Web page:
The Mariners bought low on Aardsma after he put up three disappointing seasons with three different clubs from 2006-2008. The righty tantalized teams with his ability to rack up strikeouts but did have difficulty with giving away free bags; his 4.29 BB/9 in 2009 was the lowest mark of his career. Aardsma took over the closer role in his first year with Seattle in which he saved 38 games with a 2.51 ERA and 3.01 FIP, good for 1.8 fWAR and 1.7 bWAR. He managed to carry some of that success into 2010 as he saved 31 games, but began to battle with injuries and would eventually miss almost all of the 2011 and 2012 seasons. He has since resurfaced with the New York Mets where he pitched 39 2/3 innings this past season. While he may have only been a two year wonder as a Mariner, his cost was minimal. Williamson was drafted in the 22nd round of the 2006 amateur draft by Seattle and has yet to pitch in the majors.

January 26, 2005 — Seattle signs Yuniesky Betancourt as an amateur free agent.

As odd as it may be to say it now, the Mariners actually did get a couple of serviceable seasons out of Betancourt when he first joined the club. The slick fielding shortstop impressed many with his glove work and defensive abilities early on, but was never much with the bat. In 2006, his first full major league season, he did manage to hit .289/.310/.370 with a 78 wRC+, good for 1.6 fWAR and 1.8 bWAR. One of the Cuban’s biggest drawbacks was his inability to draw a walk. The owner of a 3.17 percent walk rate in his five seasons in Seattle was only able to slightly improve over the next several seasons to his current career mark of 3.3 percent. Betancourt was dealt to Kansas City in 2009 for a pair of prospects including Dan Cortes, who at the time, was the Royals’ third best prospect according to Baseball America. Cortes managed to pitch just 16 innings for Seattle between 2010-11 however, and hasn’t appeared in the big leagues since.

January 8, 2004 — Seattle trades Carlos Guillen to Detroit for Ramon Santiago and Juan Gonzalez, and no, it’s not that Juan Gonzalez.

Yep. This one hurt. A lot. Guillen played in three All-Star games over the course of his eight year career with the Tigers, and posted three seasons with 19+ home runs and 85+ runs batted in. He also was good for 18.7 fWAR and 18.6 bWAR over that stretch with the Tigers and a trip to the 2006 World Series. Santiago managed just 27 games with the Mariners between 2004-05 and returned to Detroit prior to the 2006 season and has been with the team ever since. Gonzalez never played a game for the Mariners and was seen playing in Italy as recently as 2012. This deal will no doubt go down as one of the worst moves in Mariners’ history, but at least it allowed for a couple of good years out of Yuniesky Betancourt right? Yeah, I didn’t think you’d buy that one either.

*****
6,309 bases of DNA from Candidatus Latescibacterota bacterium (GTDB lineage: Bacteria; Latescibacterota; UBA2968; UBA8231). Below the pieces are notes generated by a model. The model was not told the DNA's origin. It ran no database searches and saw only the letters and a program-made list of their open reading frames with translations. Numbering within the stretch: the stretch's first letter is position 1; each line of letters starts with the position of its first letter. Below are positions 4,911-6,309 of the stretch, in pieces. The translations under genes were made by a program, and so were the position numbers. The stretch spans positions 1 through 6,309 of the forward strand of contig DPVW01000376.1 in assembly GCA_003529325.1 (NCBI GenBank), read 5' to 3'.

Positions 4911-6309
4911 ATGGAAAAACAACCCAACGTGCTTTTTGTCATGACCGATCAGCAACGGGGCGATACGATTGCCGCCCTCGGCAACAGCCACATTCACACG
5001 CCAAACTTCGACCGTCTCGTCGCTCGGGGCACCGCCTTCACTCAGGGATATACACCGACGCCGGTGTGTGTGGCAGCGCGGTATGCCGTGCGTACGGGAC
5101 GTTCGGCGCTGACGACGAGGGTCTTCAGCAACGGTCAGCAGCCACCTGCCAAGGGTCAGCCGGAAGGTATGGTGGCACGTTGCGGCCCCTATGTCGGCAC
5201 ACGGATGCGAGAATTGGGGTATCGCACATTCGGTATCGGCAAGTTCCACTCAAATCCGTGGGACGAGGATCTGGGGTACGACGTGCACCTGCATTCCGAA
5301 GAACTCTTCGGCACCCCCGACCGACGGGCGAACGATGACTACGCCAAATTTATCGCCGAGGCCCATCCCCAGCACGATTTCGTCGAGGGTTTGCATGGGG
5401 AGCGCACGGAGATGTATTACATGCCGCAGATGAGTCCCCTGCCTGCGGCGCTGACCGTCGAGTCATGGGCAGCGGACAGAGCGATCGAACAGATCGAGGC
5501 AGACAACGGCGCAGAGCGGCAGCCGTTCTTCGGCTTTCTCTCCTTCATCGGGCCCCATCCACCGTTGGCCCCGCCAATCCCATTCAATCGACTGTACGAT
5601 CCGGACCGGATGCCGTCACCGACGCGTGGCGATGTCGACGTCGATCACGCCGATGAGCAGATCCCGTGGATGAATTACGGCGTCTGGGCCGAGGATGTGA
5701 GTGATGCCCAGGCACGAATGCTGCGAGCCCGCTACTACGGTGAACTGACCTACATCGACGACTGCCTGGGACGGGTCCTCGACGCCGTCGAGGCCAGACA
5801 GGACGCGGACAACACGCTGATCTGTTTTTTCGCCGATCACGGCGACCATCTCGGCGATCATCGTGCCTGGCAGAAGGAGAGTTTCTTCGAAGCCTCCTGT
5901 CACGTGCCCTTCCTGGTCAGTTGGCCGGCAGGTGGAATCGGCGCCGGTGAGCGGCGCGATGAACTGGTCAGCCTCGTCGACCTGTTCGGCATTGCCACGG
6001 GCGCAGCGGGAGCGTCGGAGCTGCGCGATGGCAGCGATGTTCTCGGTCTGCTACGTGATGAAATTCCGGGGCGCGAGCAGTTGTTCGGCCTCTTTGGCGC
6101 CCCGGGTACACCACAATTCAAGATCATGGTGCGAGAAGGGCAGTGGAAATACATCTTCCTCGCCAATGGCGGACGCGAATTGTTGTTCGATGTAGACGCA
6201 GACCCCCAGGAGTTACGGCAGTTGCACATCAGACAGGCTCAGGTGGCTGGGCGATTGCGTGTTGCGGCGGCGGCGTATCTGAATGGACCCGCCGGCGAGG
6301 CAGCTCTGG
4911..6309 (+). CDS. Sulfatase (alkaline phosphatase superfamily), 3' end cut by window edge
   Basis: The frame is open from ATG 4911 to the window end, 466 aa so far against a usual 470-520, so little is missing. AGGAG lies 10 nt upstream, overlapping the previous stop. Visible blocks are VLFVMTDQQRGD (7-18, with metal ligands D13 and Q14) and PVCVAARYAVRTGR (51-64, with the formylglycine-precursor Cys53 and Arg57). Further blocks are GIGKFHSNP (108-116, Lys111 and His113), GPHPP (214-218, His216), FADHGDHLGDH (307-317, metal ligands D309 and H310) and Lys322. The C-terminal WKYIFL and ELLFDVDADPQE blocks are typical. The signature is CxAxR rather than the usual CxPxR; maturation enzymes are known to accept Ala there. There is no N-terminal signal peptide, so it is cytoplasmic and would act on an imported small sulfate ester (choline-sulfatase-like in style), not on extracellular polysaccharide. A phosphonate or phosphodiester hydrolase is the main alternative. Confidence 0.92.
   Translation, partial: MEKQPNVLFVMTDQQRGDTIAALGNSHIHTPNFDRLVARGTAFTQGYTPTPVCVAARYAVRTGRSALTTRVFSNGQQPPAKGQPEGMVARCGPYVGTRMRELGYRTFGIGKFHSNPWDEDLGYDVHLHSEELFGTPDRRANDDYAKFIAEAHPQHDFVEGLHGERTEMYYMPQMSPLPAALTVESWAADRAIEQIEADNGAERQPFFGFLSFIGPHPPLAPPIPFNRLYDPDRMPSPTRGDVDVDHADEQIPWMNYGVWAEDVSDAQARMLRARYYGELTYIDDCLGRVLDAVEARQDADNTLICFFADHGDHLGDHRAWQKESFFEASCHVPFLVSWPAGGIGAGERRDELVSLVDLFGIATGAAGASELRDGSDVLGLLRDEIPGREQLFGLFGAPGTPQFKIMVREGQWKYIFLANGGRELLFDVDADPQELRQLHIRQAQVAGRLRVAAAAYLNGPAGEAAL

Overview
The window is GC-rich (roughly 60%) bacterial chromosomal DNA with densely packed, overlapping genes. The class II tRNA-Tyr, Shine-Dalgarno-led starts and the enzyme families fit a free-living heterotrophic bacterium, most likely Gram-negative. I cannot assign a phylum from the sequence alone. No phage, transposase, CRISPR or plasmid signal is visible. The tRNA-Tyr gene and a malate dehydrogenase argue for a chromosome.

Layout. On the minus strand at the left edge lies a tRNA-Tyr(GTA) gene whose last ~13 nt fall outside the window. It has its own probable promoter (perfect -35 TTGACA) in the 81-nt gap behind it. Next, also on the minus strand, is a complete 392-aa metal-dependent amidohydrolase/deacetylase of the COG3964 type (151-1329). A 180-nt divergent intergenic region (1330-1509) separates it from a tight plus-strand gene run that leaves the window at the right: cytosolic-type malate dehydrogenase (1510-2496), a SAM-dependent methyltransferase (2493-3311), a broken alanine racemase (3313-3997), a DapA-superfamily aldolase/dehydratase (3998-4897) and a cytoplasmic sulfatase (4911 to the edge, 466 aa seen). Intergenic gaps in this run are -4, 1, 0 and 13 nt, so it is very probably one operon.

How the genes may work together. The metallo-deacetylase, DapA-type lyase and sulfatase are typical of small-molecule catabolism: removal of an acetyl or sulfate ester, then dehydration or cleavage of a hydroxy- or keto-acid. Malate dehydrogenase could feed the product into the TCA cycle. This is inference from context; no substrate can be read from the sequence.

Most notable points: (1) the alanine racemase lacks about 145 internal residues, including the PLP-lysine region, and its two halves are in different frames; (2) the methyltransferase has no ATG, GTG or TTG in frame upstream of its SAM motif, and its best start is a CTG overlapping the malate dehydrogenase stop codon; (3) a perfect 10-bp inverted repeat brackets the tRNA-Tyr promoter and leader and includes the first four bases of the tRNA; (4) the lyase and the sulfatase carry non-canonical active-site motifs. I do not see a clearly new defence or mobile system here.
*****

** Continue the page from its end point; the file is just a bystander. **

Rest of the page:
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  1. The Seattle Mariners are owned by Ninetendo of America, not by the corporate interest in Japan. So, it’s doubtful that the baseball team will be sold. One does not necessarily relate to the other.

  2. My knowledge with regards to Nintendo’s interest in the Mariners organization is limited so I don’t want to speak outside of that, but I suppose that’d be a possibility. I do remember there being some confusion about the direction of Nintendo/Mariners when Mr. Yamauchi passed away last year, but like I said, I have very minimal knowledge in that department.

    Interesting to note that Chris Larson (former Microsoft) is the largest minority owner at about 30% or so, but that could be just a mean nothing fact. If the Mariners are nothing but an easy revenue stream for Nintendo, then I see no reason for them to change that, especially if their sales are slowing down. With respect to the quote you posted, I think the “change of business structure” pertains much more to how Nintendo markets and sells their actual products (consoles, etc.) and less with how the entire corporation itself is run. Nintendo execs are probably more interested in how they’re going to compete with XBOX and PlayStation than the current state of the Mariners.

  3. Well at least Kuma paid off and he and Perez make up for the other dud deals.

    In other news: Nintendo warned on Friday that it now expects its third successive year of operating losses after previously forecasting a profit of 100 billion yen ($960 million) for the year to end-March, promised changes.

    “It’s right to question whether Nintendo should continue to use the same model of selling a console for 20,000 yen to 30,000 yen and games for several thousand yen each, and so if you ask if we are thinking about a new business structure, the answer is ‘yes’,” CEO Satoru Iwata told reporters in Osaka on Friday.

    Might the company consider selling a non-core asset such as the controlling equity in a baseball club with no debt and $115 income a year from its regional TV network alone, which it also owns the controlling interest in?